Punctuated by Kiki Layne’s wholesome narration and an overwhelmingly beautiful Nicholas Brittell score that i would be content listening to for days on end. Jenkins exchanges the melancholic blues of his previous effort for a broader but no less lush visual palette, with its exquisite interiors and classy costume design almost serving as a rainbow for the tears that have streamed down their faces through such hardship, but their spirit and love continues to illuminate their gritty surroundings. Whether it be lingering close-ups of sweet embrace or deep sorrow. Its director doesn’t flinch for a second in conveying the simmering emotions on display and in doing so, leaves you completely transfixed by his tactful approach to the source material.

There is a raw resilient energy that permeates throughout its central romance. Kiki Layne’s Tish serves as the remarkably understated, calming influence to Stephan James’ broken-hearted prisoner, a slave to a corrupt system with a searing monologue by Fonny’s dear friend Daniel (Brian Tyree Henry) reinforcing the pain inflicted. Through it all, their hopeful adoring looks and stifling intimacy simply captivate. In Regina King’s marvellous mother figure, she peppers the film with considerable candour, armed with dialogue that pierces your soul. Whilst Jenkins leaves enough room for inspired cameos that are best left a secret, which gorgeously represent a sense of community and a progression in attitude, that defies the period.

A steady panning shot as Fonny smokes may seem throwaway. In this case, it is awfully fitting to articulate the finesse of its director. Lose yourself in the mesmeric haze of ‘If Beale Street Could Talk’.

A lyrical experience that reminds you of the poetic power cinema can truly possess. His love for the art form brought him here. On this form. Trust Barry Jenkins to go all the way.

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Movie Reviews

LFF 2018 Review – Stan & Ollie



Stan and Ollie Rating Movie Marker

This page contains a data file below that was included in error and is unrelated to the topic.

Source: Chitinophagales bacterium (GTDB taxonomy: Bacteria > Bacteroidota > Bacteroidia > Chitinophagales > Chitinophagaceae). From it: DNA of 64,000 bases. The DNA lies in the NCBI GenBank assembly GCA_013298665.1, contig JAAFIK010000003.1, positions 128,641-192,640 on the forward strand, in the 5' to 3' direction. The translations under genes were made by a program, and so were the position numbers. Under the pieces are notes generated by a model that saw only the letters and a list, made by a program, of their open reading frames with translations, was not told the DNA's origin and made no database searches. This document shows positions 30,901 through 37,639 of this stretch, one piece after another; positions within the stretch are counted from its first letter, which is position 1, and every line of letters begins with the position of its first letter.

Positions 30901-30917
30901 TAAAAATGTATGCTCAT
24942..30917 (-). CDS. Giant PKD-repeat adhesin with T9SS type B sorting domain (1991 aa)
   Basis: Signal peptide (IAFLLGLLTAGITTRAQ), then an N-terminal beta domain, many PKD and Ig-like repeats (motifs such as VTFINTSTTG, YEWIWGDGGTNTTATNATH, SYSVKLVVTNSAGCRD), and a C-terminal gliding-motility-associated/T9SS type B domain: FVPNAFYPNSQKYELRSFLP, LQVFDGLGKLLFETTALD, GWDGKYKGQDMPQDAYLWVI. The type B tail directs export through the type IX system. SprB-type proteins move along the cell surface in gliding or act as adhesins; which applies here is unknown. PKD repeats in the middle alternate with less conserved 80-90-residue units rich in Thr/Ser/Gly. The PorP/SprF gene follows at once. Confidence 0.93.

Released: 11th January 2019

Directed By: Jon S Baird

Starring: Steve Coogan, John C.Reilly, Shirley Henderson, Nina Arianda

Reviewed By: Darryl Griffiths

Products of classic Hollywood whose superior slapstick routines triggered endless laughter from their legion of fans, propelling them to legendary status. The sheer physicality and comedic prowess displayed by the English/American duo of Stan Laurel and Oliver Hardy, still puts many modern-day efforts to shame.

But like so many comedians, there is a tragic element to their careers that contradicts their profession. Through this solid biopic by Filth director Jon S. Baird, it looks to give us a poignant insight into the duo’s grueling twilight years.

Their popularity slowly dwindling. Their bones creaking. Whether on the big screen or the stage, Laurel (Steve Coogan) and Hardy (John C.Reilly) are suddenly not the hottest ticket in town in the early 1950’s. Lumbered with Rufus Jones’ Bernard Delfont, a wisecracking promoter who seems more invested in the likes of Norman Wisdom, they look to reignite interest with a lengthy theatre tour and a long-gestating film project. Yet with audiences middling, contract negotiations stalling and the workload far beyond what was expected, it puts a significant strain on the health and friendship of these two towering talents.

Inevitably with its story, you would expect ‘Stan & Ollie’ to be assured in its abilities to make you laugh. However much of the first half feels surprisingly stilted as Coogan and C.Reilly throw themselves into the pair’s much-beloved routines, with regular cutbacks to their adoring audiences. For the uninitiated, it may initially make you wonder what the fuss was about. Thankfully as the film’s supporting players are introduced to spar with our central characters, it finds a more consistent comedic rhythm, neatly intertwining with the film’s simmering emotion.

Whilst it’s undoubtedly a few visual flourishes away from being a formulaic BBC Christmas special. The admiration of S.Baird for Laurel & Hardy certainly shines through in its refined production, beginning with an exquisite tracking shot on a studio lot as he works his way through the duo’s masterful mischief with fondness.

The rapport between John C.Reilly and Steve Coogan anchors proceedings wonderfully, skilfully capturing the mannerisms and effectively articulating how dependent they are of each other, despite their ongoing disputes. In C.Reilly’s Ollie, his fully-fleshed turn pierces through the fat suit he wears, whose willingness to perform despite failing health is soul-stirring. Whilst the relentless nature of Coogan’s Stan, as he looks to churn out the material strong enough to breathe new life into their double act, makes for compelling viewing. The real danger posed however, is that the film’s main attraction are nearly upstaged by their witty wives, with Shirley Henderson’s Lucille and Nina Arianda’s Ida threatening to steal every scene they grace.

Entertaining enough to gently applaud. Yet perhaps not an act that quite raises the roof. ‘Stan and Ollie’ coasts by on its endearing nostalgic charm and committed performances.